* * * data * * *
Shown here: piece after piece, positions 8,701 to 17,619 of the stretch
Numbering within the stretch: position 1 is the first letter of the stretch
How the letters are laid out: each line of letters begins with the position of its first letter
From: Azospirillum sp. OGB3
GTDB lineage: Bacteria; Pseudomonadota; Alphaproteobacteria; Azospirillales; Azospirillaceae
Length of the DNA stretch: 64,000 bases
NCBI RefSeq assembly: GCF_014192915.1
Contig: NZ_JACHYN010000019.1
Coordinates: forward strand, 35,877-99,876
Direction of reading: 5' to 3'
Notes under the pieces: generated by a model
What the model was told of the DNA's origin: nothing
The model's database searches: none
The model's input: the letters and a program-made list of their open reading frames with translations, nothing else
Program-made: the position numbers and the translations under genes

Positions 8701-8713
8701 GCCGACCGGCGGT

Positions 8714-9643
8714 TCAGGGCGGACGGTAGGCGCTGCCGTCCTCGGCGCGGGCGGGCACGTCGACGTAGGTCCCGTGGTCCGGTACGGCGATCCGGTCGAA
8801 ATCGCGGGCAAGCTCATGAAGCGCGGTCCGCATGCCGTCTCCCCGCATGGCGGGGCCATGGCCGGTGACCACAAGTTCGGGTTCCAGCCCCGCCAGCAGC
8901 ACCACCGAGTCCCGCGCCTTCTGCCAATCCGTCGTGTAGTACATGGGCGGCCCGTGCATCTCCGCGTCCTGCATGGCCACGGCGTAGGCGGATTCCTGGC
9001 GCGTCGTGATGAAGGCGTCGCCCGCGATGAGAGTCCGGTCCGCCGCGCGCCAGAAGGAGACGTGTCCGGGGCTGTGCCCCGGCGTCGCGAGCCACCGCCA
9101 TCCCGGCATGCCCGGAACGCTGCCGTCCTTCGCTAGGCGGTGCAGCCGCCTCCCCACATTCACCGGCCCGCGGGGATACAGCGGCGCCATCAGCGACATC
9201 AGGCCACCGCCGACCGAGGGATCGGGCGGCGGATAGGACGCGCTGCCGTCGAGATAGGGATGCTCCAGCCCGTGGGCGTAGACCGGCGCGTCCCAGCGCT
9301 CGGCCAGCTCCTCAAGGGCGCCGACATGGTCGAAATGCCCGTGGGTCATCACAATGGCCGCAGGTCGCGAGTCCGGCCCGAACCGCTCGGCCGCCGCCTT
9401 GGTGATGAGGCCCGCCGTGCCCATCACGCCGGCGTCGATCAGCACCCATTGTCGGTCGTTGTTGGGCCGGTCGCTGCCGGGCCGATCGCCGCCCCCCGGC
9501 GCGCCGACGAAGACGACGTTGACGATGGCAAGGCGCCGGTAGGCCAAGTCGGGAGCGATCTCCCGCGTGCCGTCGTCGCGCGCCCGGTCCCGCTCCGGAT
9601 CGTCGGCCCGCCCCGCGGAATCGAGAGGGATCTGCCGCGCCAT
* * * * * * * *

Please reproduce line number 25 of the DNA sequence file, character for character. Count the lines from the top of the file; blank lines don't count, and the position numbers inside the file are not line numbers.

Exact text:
9301 CGGCCAGCTCCTCAAGGGCGCCGACATGGTCGAAATGCCCGTGGGTCATCACAATGGCCGCAGGTCGCGAGTCCGGCCCGAACCGCTCGGCCGCCGCCTT